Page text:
At least one Staten Island resident doesn't agree with Anthony Weiner's assertion his mayoral bid is representative of the middle class in spite of the new sexting revelations.Why would such personal and completely-legal behavior, that has nothing to do with kids at school, result in a teacher's being fired? Would a teacher be fired if he/she were caught smoking marijuana (if so, one of those mythical teacher shortages you hear about every year or two would definitely take place)? The teacher probably would not be.
Weiner was confronted by the voter right after telling reporters he would likely soon stop answering questions about his previous online relationships.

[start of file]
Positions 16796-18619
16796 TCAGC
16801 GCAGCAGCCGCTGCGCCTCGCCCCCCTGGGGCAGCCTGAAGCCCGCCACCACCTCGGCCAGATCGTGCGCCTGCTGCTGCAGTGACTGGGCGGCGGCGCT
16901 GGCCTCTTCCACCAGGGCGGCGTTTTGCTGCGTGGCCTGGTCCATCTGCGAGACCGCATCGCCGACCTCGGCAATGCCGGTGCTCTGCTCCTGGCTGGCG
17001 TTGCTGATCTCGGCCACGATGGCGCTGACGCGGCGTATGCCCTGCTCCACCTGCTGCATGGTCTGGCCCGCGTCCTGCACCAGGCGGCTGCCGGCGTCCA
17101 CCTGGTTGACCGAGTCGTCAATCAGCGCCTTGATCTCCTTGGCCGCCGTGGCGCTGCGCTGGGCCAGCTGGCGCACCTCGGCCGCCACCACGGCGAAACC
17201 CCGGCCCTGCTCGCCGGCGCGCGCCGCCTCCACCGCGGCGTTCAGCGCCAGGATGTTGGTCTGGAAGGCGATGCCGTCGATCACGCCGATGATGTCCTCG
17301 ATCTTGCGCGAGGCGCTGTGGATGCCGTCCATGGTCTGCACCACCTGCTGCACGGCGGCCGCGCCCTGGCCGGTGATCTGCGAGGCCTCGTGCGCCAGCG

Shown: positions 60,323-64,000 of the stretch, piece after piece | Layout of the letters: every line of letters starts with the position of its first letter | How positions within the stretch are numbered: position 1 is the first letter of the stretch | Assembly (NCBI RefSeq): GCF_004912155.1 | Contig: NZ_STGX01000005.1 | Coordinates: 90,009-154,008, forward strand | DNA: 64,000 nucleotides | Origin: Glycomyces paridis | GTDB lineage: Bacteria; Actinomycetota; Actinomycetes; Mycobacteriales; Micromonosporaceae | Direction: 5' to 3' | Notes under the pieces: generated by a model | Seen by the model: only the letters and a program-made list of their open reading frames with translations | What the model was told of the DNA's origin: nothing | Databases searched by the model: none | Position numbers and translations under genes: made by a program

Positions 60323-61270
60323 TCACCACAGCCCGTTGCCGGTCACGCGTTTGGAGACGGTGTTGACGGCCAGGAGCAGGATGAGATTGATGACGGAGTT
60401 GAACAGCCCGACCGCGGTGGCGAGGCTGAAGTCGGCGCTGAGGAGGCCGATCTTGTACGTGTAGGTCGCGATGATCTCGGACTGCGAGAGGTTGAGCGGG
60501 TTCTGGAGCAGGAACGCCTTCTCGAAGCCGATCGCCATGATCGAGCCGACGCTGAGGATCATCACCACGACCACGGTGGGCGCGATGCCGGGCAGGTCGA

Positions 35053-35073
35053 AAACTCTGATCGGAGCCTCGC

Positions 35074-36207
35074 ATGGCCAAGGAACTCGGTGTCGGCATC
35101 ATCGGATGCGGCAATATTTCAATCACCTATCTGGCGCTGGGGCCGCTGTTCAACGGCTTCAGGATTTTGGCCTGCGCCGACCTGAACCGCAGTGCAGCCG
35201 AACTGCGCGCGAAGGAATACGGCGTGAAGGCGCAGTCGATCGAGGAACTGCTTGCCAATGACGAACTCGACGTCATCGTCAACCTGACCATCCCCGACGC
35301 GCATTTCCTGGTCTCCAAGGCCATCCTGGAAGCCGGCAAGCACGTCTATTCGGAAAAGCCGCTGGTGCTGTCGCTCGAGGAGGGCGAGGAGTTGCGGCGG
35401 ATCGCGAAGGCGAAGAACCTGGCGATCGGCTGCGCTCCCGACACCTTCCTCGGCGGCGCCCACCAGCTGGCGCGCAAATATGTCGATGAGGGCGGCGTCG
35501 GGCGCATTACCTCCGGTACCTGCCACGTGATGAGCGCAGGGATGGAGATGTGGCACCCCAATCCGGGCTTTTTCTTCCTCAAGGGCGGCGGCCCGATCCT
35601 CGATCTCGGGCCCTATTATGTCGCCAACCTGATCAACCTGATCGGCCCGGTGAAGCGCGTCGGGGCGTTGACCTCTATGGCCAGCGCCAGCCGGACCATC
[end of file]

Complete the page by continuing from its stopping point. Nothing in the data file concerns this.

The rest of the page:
Identifying herself as a Democrat and retired New York City Department of Education employee, Peg Brunda told Weiner she spent 21 years as a teacher and then nine as an assistant principal. As a city employee, "had I conducted myself in the manner in which you conducted yours, my job would have been gone," Brunda said.
Brunda continued, "I don't quite understand how you would feel you have the moral authority as the head administrator in the city to oversee employees when your standard of conduct is so much lower than the standard of conduct that's expected of us."
For the 8 zillionth time, I assert that what teachers do on their own time is no one's business but their own (unless, of course, it relates to kids or school somehow). Ms. Brunda is correct that she'd be fired, but she shouldn't be.